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Joe Mauer worked out at first base at Lee County Sports complex on March 1, 2014, in Florida.

Star Tribune, Jerry Holt

Injury math: 90-foot move equals a 180-degree gain

  • Article by: La Velle E. Neal III
  • Star Tribune
  • March 29, 2014 - 9:48 PM

Joe Mauer has spent too much of his career with doctors.

“I now know why they call it practicing medicine,” Mauer said, “because there are so many different opinions out there as to what to do and what not to do. But it’s your body and you are the only one who knows how you feel and you gotta try to go out there and do the best you can.”

Instead of discussions about his three batting titles or 2009 MVP Award, Mauer has been a lightning rod for debate about how often he’s been out of the lineup over the years because he was too banged up to play — or was flat out injured. Since his debut in 2004, Mauer, 30, has started only 885 of 1,622 regular-season games behind the plate (54.6 percent). The local sports lexicon includes such phrases as stress reaction, sacroiliac joint and bilateral leg weakness just from tracking Mauer’s career.

Now forced from behind the plate following a concussion last season, Mauer hopes the combination of years of tweaking his workout plans and moving to first base will keep him on the field the entire season — and discussions will center about how durable he’s become.

Just being on the field more, Mauer notes, should lead to better numbers. For instance, he hit 11 home runs and drove in 47 runs in 113 games last year. Projected over 162 games, that’s 15 homers and 67 RBI. Instead of hitting 28 homers with 96 RBI in 138 games in 2009, he would have had 32 homers and 112 RBI over 162 games. Sure, who plays 162 games anymore? But the important thing is having one of the best hitters in the game in the lineup as much as possible.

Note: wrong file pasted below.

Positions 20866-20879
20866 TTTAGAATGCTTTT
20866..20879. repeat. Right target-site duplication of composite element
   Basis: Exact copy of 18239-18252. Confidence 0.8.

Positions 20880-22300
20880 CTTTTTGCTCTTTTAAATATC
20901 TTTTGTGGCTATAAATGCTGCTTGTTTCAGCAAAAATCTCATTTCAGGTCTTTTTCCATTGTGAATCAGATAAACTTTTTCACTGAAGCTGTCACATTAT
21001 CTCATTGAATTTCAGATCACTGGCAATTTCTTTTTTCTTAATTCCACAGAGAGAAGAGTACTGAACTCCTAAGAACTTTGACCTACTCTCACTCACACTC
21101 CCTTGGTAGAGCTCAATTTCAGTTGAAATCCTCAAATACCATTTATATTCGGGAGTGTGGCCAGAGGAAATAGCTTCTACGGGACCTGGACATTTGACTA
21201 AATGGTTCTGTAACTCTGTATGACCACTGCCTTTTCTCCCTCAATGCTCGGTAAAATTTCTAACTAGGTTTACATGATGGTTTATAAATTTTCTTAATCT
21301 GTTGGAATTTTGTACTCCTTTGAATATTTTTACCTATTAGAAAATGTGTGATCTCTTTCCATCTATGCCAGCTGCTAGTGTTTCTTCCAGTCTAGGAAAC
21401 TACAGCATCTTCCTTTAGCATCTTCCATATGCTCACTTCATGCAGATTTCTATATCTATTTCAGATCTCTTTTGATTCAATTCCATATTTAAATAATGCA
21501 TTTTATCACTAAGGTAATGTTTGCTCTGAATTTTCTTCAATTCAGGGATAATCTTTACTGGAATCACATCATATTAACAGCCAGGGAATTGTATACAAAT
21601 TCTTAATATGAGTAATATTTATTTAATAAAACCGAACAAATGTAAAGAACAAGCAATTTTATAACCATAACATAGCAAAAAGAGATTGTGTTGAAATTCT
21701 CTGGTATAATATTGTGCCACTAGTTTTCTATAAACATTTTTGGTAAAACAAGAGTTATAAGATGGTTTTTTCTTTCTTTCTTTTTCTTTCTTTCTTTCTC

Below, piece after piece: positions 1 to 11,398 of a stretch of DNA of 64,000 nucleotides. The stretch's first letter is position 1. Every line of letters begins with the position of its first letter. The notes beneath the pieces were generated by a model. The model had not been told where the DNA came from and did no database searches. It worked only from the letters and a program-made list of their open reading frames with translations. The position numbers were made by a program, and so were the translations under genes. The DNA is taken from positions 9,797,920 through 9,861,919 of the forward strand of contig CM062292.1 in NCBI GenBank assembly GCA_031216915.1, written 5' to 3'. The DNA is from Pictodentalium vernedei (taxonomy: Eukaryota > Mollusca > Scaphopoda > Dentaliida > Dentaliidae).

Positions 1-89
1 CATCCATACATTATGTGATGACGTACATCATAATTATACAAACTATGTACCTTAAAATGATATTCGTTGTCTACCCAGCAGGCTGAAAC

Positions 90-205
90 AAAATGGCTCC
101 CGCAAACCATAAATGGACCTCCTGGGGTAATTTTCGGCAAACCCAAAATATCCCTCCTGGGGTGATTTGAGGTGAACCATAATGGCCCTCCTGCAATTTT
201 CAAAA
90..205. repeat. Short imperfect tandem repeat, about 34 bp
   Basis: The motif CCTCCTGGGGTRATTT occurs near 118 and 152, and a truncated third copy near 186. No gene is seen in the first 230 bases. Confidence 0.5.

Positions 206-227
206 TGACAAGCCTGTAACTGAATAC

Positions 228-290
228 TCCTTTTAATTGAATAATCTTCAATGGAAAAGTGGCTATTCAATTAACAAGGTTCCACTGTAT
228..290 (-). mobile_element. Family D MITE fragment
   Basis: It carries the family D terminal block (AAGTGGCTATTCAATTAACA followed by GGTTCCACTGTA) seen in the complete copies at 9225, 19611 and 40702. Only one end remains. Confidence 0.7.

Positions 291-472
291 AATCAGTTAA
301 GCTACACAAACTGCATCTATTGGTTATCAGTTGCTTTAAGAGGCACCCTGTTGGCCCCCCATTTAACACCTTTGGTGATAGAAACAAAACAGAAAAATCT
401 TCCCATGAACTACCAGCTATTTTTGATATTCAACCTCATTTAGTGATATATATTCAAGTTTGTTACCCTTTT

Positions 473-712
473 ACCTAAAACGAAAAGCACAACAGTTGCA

Mauer spent spring training enjoying life as a first baseman. He usually reports to camp weighing around 235 pounds, then loses 7 to 8 pounds before Opening Day. He has fought through the years to keep his playing weight around 227. He reported this year at 228, no longer needing to build up a base weight that’s usually knocked down by catching in camp.

Now he is liberated from catching drills. Just working on blocking balls in the dirt can make legs feel like they are on fire.

“My knees feel pretty good,” Mauer said. “That’s the thing I’m trying to figure out more than other things, how to maintain that strength. My leg workouts in the past have been through bullpens and catching the game. Make sure you stay loose — that was probably good enough. But first base, you are not up and down a lot.

“So I found I have to do a little bit extra in the weight room and the training room to stay strong. That’s going to be something that I will continue to learn as we go. But it definitely feels different physically than in the past.”

Catchers across the league worry about keeping their legs strong, and Mauer’s challenge has been greater because he’s 6-foot-5. There’s no squatting at first base — and he doesn’t have to worry about foul tips clobbering him.

“I think the volume of activity that he saw as a catcher was exponentially more than the volume of activity he’s going to see at first base, in the aspect of the stressful amount of work he will see,” said Perry Castellano, Twins strength and conditioning coordinator. “The adjustments will allow him to keep himself looser and hopefully work on his longevity.”

Mauer’s midcareer migration to first base is an opportunity for him to put his disabled list stints in the past. Castellano will help design an offseason conditioning program fit for a first baseman. Mauer can spend more time with Twins doctors on the golf course than in the training room. His fresh hands and fresher legs could keep him in the lineup more, where the Twins hope he will do more damage with his bat.

“He hates being hurt, no doubt about that,” said Jake Mauer, Joe’s brother and manager at Class A Cedar Rapids. “That’s probably the worst for him, going through the rehab and all that garbage. It’s not fun watching teammates play and you can’t. And I know he was pretty miserable the last two years.

“If he stays healthy, he’s going to hit around .320, .330 and is going to produce more runs, and he will be fresher longer and feel better for longer periods of time.’’

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